The story is in four parts, one for each of the seasons, two for Demeter, two for Persephone. It’s San Francisco in the summer of 1967, and Persephone has returned to Demeter to enjoy summer, while Hades is busy in Vietnam, for “somebody has to take care of the bodies in Vietnam”. But it’s also the fall of 1929, and depression has hit, spiralling towards sadness and darkness. And it’s winter of 1943, in the bleakness of Auschwitz; there cannot be any better symbol of death than that. And then it is spring again, at the turn of a millennia, and Demeter and Persephone return to the Greece they once knew, where “Staring at the world from the ruins of our old empire, we are back to the gods we once were.”

Neither Demeter’s nor Persephone’s story is an easy one, to tell or retell; but I enjoyed Galatini’s very much.

REVIEW: “Field Biology of the Wee Fairies” by Naomi Kritzer

Review of Naomi Kritzer, “Field Biology of the Wee Fairies”, Apex Magazine 112 (2018): Read Online. Reviewed by Joanna Z. Weston.

The scene is 1960’s America, the protagonist a 14 year old girl who is more interested in her science project than in hair, makeup, and boys. Her parents assure her that will all change when she catches a fairy and becomes pretty (as is the normal series of events in this version of the world), but Amelia is skeptical.

First of all, I have to admit how much I love alternate history and fantasy, so this story had an easy time winning me over. The sexism and societal pressure to conform fit with my understanding of the period (and honestly varies from my own, much later, adolescent experience by detail and degree), and adding in twee fairies who allow girls to blossom from awkwardness to beauty is such a perfect way to externalize the process of learning to perform femininity and beauty.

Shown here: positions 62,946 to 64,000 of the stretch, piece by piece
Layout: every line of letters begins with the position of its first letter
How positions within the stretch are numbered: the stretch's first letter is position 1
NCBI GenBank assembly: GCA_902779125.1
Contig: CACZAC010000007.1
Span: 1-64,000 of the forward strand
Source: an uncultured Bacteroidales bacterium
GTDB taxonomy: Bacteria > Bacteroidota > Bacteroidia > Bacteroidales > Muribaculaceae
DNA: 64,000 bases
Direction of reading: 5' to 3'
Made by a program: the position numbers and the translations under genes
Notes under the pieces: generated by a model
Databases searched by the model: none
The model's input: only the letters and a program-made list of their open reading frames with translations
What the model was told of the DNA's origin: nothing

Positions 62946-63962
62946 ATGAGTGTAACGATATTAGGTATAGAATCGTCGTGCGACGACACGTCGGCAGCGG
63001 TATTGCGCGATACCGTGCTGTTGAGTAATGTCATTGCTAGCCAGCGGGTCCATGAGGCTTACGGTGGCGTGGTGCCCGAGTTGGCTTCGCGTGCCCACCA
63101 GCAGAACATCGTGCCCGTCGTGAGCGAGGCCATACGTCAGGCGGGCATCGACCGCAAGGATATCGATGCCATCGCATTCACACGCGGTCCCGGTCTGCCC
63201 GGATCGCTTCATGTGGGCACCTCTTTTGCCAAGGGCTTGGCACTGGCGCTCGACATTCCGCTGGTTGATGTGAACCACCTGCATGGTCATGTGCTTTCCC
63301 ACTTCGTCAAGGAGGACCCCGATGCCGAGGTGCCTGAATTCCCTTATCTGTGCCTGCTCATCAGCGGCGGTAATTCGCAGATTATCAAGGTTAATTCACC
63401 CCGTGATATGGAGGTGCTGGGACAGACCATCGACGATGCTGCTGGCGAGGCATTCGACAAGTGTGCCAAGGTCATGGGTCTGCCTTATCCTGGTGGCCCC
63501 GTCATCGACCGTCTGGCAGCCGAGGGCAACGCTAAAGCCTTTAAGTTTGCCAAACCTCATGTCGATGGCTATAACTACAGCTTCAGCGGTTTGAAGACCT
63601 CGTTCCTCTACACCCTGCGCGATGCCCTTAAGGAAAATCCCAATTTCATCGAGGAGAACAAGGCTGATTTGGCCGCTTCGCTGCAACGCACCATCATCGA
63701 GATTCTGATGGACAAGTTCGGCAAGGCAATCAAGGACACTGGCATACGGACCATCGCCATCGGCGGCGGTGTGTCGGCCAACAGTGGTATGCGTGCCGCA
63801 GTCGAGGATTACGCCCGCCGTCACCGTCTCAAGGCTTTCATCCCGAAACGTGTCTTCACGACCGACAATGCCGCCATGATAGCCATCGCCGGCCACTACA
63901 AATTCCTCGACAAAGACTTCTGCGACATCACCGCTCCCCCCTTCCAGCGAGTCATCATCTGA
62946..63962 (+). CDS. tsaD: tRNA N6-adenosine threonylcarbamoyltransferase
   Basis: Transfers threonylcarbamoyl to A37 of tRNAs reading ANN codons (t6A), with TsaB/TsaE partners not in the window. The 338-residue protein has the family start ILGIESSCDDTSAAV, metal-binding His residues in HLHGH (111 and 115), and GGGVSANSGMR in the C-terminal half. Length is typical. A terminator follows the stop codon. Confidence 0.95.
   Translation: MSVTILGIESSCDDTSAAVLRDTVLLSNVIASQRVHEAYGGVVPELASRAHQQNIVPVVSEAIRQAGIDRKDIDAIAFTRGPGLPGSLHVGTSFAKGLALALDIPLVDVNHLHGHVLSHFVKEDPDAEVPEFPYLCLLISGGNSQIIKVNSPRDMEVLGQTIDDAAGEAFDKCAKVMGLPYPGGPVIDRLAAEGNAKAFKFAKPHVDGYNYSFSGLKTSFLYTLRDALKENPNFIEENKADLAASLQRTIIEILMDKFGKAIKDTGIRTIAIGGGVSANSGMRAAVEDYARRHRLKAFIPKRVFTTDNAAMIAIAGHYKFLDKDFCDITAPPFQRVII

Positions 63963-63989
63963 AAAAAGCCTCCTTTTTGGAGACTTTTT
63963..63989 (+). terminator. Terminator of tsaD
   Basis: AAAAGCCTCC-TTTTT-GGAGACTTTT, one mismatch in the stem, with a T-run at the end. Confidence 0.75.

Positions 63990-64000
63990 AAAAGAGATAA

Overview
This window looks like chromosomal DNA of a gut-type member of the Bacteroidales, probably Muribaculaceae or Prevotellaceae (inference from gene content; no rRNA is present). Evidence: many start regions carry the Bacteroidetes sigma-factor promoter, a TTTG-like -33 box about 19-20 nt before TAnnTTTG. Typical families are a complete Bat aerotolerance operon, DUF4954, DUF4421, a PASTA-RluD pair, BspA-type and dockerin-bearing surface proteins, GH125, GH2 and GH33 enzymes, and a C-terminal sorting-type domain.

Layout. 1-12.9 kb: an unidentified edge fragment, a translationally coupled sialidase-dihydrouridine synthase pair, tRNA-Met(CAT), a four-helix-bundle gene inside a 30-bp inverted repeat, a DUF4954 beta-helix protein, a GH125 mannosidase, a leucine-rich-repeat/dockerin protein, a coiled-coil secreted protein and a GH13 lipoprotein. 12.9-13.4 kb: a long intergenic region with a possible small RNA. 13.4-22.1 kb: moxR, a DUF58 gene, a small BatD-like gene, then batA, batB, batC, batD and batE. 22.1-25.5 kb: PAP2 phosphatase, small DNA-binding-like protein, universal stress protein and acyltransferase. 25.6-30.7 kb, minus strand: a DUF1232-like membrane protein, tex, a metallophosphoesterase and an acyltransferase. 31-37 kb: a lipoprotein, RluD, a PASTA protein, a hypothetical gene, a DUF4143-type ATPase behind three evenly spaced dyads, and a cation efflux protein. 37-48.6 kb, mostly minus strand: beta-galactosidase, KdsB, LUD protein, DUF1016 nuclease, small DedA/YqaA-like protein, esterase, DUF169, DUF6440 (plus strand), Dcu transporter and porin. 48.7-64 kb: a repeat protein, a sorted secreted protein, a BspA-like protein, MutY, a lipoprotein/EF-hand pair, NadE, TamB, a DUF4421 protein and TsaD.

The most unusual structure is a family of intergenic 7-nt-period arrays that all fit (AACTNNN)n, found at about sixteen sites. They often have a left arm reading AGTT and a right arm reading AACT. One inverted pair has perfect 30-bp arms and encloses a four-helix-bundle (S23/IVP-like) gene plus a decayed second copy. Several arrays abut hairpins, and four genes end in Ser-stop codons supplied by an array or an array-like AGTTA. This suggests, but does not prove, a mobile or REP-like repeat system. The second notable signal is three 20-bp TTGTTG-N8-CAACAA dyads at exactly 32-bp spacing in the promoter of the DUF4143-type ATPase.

The character of Amelia could very easily have turned into a “not like other girls” trope, but thankfully, the story stops itself from going there. Yes, Amelia is not interested in being beautiful and getting boys to pay attention to her. She’d rather do science. But her neighbor, Betty, who caught her fairy at age nine and is said to be absolutely gorgeous, turns out to be a well-rounded, believable character who is both kind to Amelia and also actually interested in science. I appreciated that the story didn’t pit the two girls against each other, but let them subtly join forces, allowing for the option for a girl to care about her appearance and also her mind.

When Amelia does catch her fairy, it obviously does not go the way her parents or Betty expect it to. But Amelia manages to get what she wants out of the experience regardless. This was a fun story about sexism and adolescence, that I think will speak to people of any gender, wherever and whenever they grew up.

REVIEW: “Better You Than Me” by Natalia Yanchek

Review of Natalia Yanchek, “Better You Than Me”, Luna Station Quarterly 35 (2018): Read online. Reviewed by Sara L. Uckelman.

Death is final, death is permanent, death cannot be changed or escaped. It seems easy and natural to feel that death is the worst possible outcome, to be avoided at all costs.

But death is quick, it is easy, it is momentary, while “sadness is ongoing.” Is it better to die and be wholly extinguished, or to be left behind alive, to mourn the one who has died forever?

In this story, who is dead, who is dying, and who is being killed isn’t always clear. Unfortunately, I felt like it needed to be more clear than it was to really follow what was going on, so in the end I think I missed out on a key piece of the story. This may be one worth rereading, since it was intriguing enough that I would like to know exactly what was going on.